Taking life’s hard road from working dead end jobs to now advising global corporations
I graduate high school not knowing what I wanted to do with my life. My family nor high school career counselors ever advised me about “what does my next chapter look like”. In fact, I never even thought about college so when my friends were being accepted to various major universities, I was a bit caught off guard. I was a good student and heavily involved in student organizations but I had no clue what I was supposed to do next.
My next two years were truly wasted years in my life. I had eventually enrolled in a local university, worked several part-time jobs and just living life on “cruise control”. I had no real focus, no mentor and no one I could really to talk to about what is going on with me. Honestly, this was a low point for me. I felt never felt so alone.
Then I made the most important decision that would change my life forever…I joined the United States Navy.
Honor, Courage, and Commitment
The moment I stepped off that bus in Chicago, IL to attend bootcamp in the dead of winter, I knew I had made the right decision. All 2000+ recruits were all on equal ground and treated exactly the same. The expectations were simple…serve with “Honor, Courage, and Commitment”. These three words turned out to be the core to of my leadership style that shaped the rest of my life.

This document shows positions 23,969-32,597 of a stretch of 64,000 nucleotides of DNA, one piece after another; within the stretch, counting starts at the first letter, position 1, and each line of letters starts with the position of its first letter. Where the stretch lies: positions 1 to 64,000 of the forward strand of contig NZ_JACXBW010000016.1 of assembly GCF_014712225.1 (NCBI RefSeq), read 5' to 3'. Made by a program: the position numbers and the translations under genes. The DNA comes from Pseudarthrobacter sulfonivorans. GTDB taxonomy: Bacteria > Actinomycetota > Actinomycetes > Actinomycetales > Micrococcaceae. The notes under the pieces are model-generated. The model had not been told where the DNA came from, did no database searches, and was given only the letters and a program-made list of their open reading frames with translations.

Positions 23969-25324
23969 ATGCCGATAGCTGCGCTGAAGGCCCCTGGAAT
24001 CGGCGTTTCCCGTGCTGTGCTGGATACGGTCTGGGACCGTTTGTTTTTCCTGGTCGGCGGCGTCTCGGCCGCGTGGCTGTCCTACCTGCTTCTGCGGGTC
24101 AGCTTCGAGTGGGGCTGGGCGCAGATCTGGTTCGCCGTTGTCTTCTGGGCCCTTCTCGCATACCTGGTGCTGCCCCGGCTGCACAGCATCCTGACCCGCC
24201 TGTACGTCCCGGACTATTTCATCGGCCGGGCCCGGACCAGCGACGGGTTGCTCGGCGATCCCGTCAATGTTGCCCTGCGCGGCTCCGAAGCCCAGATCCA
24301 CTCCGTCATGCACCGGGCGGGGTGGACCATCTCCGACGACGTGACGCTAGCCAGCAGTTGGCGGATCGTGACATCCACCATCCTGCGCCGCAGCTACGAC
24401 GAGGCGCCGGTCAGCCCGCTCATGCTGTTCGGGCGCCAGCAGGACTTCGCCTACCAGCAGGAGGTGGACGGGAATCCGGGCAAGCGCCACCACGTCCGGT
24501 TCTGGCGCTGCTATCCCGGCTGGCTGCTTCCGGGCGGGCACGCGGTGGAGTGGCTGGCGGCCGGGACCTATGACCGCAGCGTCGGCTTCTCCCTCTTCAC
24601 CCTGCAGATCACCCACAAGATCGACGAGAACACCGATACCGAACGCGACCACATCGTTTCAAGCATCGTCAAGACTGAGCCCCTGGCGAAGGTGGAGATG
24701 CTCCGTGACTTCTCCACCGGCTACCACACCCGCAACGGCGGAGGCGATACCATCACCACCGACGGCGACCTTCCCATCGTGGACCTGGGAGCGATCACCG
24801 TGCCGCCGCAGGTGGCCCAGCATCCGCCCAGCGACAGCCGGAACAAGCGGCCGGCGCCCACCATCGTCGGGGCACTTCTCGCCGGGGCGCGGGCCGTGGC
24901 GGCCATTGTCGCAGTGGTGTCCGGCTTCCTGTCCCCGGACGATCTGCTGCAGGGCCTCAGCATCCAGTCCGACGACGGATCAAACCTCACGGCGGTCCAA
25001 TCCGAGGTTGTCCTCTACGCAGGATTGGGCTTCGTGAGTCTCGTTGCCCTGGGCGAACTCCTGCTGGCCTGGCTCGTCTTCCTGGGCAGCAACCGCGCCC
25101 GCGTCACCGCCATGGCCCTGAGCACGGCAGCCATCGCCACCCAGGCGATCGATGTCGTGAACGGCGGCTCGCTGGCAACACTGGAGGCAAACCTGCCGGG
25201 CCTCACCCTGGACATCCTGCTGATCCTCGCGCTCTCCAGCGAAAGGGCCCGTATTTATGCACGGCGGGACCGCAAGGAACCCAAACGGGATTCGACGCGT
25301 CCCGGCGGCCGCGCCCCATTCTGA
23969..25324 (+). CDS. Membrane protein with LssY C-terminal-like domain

The Navy training was to be provided based on our physical condition, ASVAB score and request. The problem was I didn’t know what I wanted to be. I was in great shape, scored in the 95th percentile on the ASVAB test all of which translated to I could pick any job in the Navy. Did I want to be a nuclear engineer, deep sea diver, a mechanic? I did not know what to do.
Thankfully, my Navy counselor told me about the undesignated program. It was designed for recruits like me that simply didn’t know what to do. He did “advise” me that they would put me in any job the Navy needed me but I could pick my duty station anywhere in the world if there was a spot. I chose Naval Air Station Sigonella, Sicily which was about as far away as my home as I could go.
During my various tours with the Navy, I had failed fast but learned from my mistakes. I made minor history with my achievements paving the path for future generations of sailors behind me. My life path was back on track and I spent the next 7+years learning from some of the best leaders in the world. They didn’t have fancy degrees or titles. My senior leaders had real world operational experience they had earned the hard way.
5 Lessons Learned the Hard Way…
These five simple lessons that I learned in the Navy can translate into almost any situation. Each has a snippet to provide context on what I learned and how it could be applicable to anyone.
1. Ducks in a row (The most important lesson)
The Navy gave me everything I ever asked for and took away everything I deserved. These are the words I speak when people ask me about my service. The Navy was 100% accurate about the undesignated program in which it reserved the right to place me in any job it deemed necessary based on the duty station I selected.